'Driver may have ignored boom'
Cape Town - Preliminary investigations into an accident that killed nine schoolchildren in Blackheath, just outside Cape Town on Wednesday morning indicate that the driver of the minibus they were travelling in tried to cross the train tracks while the boom was down, say police.
"A case of culpable homicide is being investigated," police spokesperson Billy Jones told News24.
Jones said the minibus was carrying 13 pupils from Kasselsvlei High School, Sarepta High School, Bellville South Primary School and Bellville Technical High School. Eight children were confirmed dead on the scene while the ninth died in hospital.
A student at Bellville Technical High School told News24 teachers at the school are sending pupils back home after at least two pupils from the school were killed in the accident.
The student, who did not want her name mentioned, said she was still trying to deal with the trauma.
"I don't know where my head is at the moment," she said.
She said one of the pupils killed was a 16-year-old first team hockey player in Grade 10 while the other was a girl in Grade 8.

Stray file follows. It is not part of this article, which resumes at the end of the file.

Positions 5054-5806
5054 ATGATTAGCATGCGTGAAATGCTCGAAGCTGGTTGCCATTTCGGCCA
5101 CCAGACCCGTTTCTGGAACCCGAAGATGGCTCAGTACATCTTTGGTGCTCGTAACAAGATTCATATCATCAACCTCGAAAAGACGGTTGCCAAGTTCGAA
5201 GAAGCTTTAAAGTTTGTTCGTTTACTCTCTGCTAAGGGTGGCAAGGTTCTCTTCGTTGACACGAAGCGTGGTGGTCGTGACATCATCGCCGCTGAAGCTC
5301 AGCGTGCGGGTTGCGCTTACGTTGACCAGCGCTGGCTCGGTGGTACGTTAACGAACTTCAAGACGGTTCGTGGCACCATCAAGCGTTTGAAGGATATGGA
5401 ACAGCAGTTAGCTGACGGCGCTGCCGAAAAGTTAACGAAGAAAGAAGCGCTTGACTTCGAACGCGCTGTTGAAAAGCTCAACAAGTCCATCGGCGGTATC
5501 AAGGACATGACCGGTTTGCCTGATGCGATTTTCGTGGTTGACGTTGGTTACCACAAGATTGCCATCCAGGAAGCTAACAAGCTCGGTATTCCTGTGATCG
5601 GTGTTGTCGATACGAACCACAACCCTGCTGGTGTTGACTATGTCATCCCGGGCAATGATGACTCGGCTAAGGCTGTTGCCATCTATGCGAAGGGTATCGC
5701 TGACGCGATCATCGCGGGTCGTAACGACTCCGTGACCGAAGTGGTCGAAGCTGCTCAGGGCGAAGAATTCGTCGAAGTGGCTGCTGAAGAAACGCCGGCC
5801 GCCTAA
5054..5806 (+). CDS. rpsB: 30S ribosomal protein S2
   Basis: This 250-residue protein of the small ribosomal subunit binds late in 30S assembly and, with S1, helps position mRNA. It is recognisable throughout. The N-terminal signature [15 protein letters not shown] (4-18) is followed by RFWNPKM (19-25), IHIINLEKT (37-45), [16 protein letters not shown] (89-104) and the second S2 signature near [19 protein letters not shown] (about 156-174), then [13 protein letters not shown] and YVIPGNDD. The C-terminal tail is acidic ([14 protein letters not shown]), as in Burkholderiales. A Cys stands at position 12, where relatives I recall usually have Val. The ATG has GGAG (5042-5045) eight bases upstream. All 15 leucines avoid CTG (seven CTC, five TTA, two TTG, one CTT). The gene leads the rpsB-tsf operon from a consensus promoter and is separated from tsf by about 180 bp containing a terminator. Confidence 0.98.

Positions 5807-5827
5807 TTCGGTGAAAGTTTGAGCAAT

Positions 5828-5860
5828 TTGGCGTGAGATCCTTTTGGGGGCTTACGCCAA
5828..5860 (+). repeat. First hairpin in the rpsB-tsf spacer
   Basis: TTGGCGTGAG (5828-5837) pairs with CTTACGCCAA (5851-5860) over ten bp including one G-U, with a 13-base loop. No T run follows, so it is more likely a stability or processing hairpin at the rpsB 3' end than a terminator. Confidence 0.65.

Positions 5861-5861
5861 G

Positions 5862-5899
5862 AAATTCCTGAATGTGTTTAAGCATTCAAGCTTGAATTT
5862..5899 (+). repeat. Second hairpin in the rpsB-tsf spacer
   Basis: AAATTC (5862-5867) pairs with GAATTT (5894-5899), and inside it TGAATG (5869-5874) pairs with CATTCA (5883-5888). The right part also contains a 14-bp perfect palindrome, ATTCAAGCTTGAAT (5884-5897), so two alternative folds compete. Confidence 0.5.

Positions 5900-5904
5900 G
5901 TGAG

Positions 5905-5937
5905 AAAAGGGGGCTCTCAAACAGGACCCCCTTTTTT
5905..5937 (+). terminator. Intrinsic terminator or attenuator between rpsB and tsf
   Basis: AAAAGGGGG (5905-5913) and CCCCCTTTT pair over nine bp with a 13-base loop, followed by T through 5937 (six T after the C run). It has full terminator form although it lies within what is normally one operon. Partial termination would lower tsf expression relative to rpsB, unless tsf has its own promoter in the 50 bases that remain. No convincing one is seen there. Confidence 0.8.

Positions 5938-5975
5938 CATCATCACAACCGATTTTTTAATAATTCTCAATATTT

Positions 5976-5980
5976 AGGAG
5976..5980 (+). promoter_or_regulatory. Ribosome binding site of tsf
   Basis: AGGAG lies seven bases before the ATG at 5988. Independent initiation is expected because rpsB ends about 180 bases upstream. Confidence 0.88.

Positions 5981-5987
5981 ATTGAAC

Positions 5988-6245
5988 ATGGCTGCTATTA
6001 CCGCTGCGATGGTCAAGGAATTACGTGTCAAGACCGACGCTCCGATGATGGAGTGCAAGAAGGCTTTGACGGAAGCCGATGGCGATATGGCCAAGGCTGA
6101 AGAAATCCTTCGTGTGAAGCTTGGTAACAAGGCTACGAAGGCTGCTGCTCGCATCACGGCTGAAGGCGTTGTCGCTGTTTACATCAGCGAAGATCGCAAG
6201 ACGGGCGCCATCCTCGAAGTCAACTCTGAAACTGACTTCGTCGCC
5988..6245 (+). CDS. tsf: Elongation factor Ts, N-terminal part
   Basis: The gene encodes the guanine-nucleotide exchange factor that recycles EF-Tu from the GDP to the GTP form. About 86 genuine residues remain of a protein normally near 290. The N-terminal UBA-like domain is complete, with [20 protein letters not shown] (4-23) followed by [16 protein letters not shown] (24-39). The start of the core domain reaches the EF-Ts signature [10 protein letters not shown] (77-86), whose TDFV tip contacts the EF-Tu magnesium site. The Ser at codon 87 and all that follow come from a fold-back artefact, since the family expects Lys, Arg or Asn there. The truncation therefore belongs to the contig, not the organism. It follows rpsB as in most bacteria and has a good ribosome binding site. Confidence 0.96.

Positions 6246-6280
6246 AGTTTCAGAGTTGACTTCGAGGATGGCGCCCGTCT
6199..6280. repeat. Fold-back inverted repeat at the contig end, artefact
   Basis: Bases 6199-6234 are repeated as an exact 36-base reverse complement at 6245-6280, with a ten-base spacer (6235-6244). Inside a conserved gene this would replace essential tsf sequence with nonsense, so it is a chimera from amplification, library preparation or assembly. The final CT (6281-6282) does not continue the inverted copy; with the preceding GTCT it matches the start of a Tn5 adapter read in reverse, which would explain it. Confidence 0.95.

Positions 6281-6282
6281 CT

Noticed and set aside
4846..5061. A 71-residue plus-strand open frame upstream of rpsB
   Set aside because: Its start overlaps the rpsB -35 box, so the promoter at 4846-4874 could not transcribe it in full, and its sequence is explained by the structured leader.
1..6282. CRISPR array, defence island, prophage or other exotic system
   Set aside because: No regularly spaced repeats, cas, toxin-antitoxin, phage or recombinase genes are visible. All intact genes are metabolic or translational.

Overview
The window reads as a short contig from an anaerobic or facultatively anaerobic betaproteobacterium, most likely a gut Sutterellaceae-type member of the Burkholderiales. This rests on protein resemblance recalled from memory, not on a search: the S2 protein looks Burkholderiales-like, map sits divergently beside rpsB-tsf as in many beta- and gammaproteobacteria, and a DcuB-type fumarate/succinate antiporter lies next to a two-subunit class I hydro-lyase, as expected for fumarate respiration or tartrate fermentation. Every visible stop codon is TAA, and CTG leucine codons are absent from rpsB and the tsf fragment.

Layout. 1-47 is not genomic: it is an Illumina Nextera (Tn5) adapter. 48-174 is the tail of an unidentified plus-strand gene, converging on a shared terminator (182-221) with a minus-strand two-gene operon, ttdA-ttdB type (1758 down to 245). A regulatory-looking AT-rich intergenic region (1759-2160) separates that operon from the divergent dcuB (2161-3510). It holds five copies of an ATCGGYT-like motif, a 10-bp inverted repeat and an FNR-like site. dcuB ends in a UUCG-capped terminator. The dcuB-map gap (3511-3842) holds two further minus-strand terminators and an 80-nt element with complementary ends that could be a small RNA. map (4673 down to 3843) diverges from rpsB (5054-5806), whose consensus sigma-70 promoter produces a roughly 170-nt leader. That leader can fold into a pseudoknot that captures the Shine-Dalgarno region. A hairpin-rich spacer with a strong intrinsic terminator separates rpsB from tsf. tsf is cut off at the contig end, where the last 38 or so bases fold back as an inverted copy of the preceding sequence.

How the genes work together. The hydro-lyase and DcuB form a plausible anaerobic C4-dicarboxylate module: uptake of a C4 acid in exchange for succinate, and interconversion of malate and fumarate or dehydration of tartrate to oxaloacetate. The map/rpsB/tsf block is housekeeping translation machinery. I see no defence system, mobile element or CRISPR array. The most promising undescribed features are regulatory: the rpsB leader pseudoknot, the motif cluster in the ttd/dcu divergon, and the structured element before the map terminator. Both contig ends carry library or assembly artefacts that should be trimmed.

The school confirmed that two of their pupils died in the accident.
'A lot of blood'
Witness Marvin Swaartbooi, who said he got to the scene just after the accident happened, told News24 it was clear the taxi driver had tried to jump the tracks while the boom was down.
He said the train had smashed into the back of the taxi, throwing the children out.
"The children who had been at the back of the taxi were lying in a heap, not moving," he said.
He said other children who showed signs of life were still on the ground when he got there, and seemed "dazed" as they tried to get up.
"There was a lot of blood," he said.
Metrorail spokesperson Riana Scott said Metrorail investigators were co-operating with police while commuters on board the Eersteriver-bound train were being bussed to the nearest stations.
The accident happened between Blackheath and Melton Rose Stations.
"Technicians will inspect both lines for safety before resuming services," she said.
Scott said the Buttskop provincial level crossing, where the accident happened, complied with statutory protection requirements such as half booms, warning signage and flashing lights.
"All 34 active level crossings in the region fully comply with statutory and legal requirements. Trains operate at all times with their lights on and sound their sirens on approach to level crossings," she said.
Asked if the half booms - which some drivers reportedly drive around - could be modified to stop this practice, Scott said she didn't want to speculate.
"We will go by whatever the technical investigation team says and whatever recommendations they make," she told News24.
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